Fathers in California may now have an easier time conferring citizenship onto their children who were born in foreign countries. On July 8, a federal appeals court decided that a law that treats mothers and fathers of foreign-born children differently was unconstitutional. Immigration attorneys have noted that the law, which directly discriminates against petitioners based on their gender, may eventually be revisited by the Supreme Court.
Up until now, U.S. citizen fathers of foreign-born children had to reside in the United States for five years before their children could become U.S. citizens. The requirement applied only to fathers who had children outside of marriage with a non-U.S. citizen partner. Unwed U.S. citizen mothers who were in the same situation were only required to spend one year residing in the U.S. before they could confer citizenship onto their foreign-born children.
The case that brought the law to the attention of the appeals court involved a Dominican-born man who is the son of a U.S. citizen father. The man has been unable to obtain U.S. citizenship because his father resided in the U.S. just 20 days less than the requirement of five years. While the man is fighting a deportation order, his lawyers have argued that he should be considered a U.S. citizen.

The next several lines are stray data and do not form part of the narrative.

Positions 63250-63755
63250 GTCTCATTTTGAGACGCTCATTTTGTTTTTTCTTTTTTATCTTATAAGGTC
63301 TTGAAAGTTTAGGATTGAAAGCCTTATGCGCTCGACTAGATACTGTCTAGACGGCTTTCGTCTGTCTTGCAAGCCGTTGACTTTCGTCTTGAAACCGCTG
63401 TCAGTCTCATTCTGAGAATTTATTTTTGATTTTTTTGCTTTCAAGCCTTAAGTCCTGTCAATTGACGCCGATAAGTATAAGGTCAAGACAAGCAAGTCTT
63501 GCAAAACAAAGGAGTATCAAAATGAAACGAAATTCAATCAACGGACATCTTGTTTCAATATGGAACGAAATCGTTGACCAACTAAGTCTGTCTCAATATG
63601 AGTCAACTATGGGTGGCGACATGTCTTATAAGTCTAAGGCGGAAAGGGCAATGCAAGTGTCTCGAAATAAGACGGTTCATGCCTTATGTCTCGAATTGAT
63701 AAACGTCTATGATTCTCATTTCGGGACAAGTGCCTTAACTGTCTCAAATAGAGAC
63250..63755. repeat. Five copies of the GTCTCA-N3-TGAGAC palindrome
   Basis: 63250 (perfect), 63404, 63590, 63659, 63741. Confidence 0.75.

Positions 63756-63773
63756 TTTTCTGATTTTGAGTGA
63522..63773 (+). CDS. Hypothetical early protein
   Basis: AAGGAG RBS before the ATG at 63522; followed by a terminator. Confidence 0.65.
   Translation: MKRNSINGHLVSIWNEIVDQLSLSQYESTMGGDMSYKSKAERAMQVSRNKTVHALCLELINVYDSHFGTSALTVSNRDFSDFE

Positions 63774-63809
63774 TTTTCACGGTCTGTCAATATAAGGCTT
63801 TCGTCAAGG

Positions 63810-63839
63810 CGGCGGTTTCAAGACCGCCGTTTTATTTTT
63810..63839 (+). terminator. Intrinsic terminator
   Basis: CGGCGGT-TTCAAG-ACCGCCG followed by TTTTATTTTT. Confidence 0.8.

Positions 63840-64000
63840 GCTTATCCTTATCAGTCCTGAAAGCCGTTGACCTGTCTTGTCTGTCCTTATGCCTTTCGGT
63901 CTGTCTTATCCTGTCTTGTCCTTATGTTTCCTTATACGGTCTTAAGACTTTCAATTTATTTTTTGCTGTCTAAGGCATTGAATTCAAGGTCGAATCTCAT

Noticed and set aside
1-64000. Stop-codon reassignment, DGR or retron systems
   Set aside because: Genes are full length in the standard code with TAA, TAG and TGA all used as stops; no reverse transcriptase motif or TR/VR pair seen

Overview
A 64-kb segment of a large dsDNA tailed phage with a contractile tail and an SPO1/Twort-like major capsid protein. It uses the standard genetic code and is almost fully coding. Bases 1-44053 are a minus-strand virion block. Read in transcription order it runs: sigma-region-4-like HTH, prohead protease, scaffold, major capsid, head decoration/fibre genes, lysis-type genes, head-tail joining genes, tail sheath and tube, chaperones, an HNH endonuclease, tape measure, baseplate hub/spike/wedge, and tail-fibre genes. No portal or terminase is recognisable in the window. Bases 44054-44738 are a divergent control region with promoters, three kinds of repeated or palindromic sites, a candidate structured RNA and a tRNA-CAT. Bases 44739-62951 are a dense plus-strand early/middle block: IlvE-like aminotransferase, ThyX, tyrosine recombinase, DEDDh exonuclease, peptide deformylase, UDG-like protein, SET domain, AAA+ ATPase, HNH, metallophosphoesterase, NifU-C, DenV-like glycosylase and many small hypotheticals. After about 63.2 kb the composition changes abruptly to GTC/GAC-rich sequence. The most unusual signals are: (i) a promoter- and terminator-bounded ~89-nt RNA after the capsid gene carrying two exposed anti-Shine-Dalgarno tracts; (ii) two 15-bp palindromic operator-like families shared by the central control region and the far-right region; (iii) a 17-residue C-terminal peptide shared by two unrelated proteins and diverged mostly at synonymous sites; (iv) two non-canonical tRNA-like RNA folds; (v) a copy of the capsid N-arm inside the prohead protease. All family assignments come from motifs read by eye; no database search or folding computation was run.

A lawyer may be able to help a person who has been unable to obtain U.S. citizenship to appeal a deportation order. A person who was brought into the U.S. as a child or is the child of one U.S. citizen parent might be eligible for citizenship. A lawyer may also be able to help a fiancé or spouse of a U.S. citizen to apply for a green card.
Source: Reuters, "U.S. court: citizenship law's gender differences unconstitutional," Joseph Ax, July 8, 2015